Wireless spectrum issues took center stage on Capitol Hill and elsewhere Wednesday, led by a Senate Commerce Committee oversight hearing looking at long-range planning for freeing up spectrum, particularly from the government.
Commerce chairman John Thune (R-S.D.) said that the committee needed to look beyond the upcoming incentive auction to future spectrum needs.
He said the focus of the long-range plan should be on 1.) improving how government manages, shares, and relinquishes spectrum; 2.) identifying specific bands to open up for private and commercial use; and 3.) reducing the cost of deployment.
There was general consensus that the effort needed to balance licensed and unlicensed. Not surprisingly, witness Meredith Attwell Baker of CTIA: The Wireless Association, put the exclamation point on licensed. FCC commissioner Jessica Rosenworcel talked about a balanced approach, but put in a plug for unlicensed.
"We need more Wi-Fi," she told the senators, and said that unlicensed needs to get a "cut" of whatever spectrum is freed up going forward.
Rosenworcel has argued that to pry more spectrum out of the hands of government agencies, they should be given a carrot rather than shown a stick. She continued that pitch at the hearing, saying the government should consider a version of the broadcast incentive auction for government spectrum users.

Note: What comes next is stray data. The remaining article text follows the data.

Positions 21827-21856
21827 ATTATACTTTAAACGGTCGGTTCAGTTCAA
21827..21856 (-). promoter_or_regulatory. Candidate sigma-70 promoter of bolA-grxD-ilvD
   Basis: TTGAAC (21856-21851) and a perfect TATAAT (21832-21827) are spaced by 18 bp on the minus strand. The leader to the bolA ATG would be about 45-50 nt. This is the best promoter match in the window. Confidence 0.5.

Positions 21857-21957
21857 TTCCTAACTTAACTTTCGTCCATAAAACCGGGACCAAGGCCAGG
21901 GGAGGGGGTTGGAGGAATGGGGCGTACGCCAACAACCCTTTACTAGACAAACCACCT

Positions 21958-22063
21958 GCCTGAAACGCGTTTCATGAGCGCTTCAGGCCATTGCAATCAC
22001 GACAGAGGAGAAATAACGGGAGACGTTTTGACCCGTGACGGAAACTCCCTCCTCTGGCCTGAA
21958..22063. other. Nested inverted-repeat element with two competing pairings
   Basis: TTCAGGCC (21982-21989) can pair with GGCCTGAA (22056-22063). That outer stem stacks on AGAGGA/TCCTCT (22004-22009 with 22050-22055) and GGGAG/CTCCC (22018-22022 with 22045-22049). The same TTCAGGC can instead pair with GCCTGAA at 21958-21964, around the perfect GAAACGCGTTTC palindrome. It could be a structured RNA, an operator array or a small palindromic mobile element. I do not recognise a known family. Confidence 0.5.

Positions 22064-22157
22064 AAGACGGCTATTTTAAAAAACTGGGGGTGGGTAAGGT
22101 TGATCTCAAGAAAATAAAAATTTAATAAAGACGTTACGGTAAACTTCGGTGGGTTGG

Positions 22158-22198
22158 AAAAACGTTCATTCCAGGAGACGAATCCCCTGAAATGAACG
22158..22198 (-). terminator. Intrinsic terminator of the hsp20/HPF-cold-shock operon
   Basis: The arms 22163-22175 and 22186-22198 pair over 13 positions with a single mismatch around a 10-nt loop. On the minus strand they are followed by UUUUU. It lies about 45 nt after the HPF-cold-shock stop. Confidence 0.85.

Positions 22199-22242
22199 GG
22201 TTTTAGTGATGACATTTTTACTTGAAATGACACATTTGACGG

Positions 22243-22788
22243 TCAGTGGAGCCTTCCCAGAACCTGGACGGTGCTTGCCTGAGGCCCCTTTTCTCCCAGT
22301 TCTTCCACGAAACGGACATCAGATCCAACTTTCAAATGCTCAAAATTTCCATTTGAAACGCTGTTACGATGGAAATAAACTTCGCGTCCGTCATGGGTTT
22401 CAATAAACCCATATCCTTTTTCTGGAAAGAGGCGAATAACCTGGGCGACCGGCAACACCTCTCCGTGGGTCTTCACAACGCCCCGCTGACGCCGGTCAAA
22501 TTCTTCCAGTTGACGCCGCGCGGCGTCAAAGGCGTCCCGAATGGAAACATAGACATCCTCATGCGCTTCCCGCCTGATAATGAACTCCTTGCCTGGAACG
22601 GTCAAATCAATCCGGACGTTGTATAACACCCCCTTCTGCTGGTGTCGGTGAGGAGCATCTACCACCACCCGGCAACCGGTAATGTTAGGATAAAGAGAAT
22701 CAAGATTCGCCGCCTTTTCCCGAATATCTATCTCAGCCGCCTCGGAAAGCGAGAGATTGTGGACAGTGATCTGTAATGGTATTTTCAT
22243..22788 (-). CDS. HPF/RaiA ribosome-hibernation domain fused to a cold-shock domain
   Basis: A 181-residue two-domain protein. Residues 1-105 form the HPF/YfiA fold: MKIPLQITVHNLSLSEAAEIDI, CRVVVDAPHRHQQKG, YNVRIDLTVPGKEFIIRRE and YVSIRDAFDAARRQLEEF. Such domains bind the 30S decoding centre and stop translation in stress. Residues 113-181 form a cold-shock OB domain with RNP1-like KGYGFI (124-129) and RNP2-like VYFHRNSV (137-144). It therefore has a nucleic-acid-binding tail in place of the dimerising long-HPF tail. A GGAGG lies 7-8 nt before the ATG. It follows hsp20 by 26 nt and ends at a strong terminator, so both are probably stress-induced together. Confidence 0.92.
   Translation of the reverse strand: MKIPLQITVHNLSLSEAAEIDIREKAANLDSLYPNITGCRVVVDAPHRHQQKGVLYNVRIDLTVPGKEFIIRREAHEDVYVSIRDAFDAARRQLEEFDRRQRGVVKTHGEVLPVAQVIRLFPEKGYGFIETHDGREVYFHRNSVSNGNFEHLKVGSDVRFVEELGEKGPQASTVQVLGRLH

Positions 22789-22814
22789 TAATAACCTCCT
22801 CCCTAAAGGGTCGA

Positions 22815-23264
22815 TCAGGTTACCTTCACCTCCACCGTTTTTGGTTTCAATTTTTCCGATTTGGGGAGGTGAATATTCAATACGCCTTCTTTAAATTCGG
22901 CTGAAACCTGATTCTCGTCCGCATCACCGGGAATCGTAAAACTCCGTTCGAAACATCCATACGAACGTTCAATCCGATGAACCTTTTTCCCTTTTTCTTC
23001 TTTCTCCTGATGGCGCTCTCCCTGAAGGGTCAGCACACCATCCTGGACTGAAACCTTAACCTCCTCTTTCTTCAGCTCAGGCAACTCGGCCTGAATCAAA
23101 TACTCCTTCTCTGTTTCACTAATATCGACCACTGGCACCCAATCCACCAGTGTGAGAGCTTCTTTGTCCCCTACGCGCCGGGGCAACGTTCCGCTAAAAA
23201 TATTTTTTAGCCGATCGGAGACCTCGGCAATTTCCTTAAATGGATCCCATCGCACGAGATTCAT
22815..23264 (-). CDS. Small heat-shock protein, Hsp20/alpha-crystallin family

Baker agreed that would be a good idea, as did Sen. Ed Markey (D-Mass.), who has teamed up on a bill to that effect.
Rosenworcel said the old method of going begging to government agencies, eventually getting the "dregs" and repurposing was too slow a process for the mobile digital age. She also said the congressionally created Spectrum Reallocation Fund could be updated to provide incentives for government sharing. Then there is allowing private companies to help cover some costs for moving feds.
Witness Blair Levin, former architect of the National Broadband Plan, which was all about methods of freeing up more spectrum, including the broadcast auction, said he had some doubts that a government version of the auction would work.
Among the other key issues raised at the hearing were:
1. Accommodating both vehicle-to-vehicle licensed users and unlicensed Wi-Fi in the upper 5 GHz band.
2. The impact of the Internet of Things on spectrum demand.
3. Getting the government to better reflect the value of unlicensed when it "scores" the impact of freeing up spectrum.
4. Freeing up mobile satellite spectrum (MSS) for wireless—something the FCC tried and failed to with LightSquared.
5. Spectrum warehousing—lack of deployment in rural areas despite carrier's spectrum holdings.
Sen. Bill Nelson (D-Fla.), ranking member of the committee, also took the opportunity of Rosenworcel's appearance to praise her leadership on spectrum policy and, noting that her renomination is before the Committee, advised the majority to take it up without delay.
Elsewhere on the wireless front: 1.) The House Judiciary Committee held a hearing on the Internet of Things that also dealt with the need for more unlicensed spectrum, as well as the issue of V2V communications and the upper 5 GHZ band and 2.) The National Cable & Telecommunications Association responded to critics of its argument that the government needs to insure that wireless carriers efforts to use LTE-U technology does not outrun standards efforts to insure it does not interfere with cable Wi-Fi.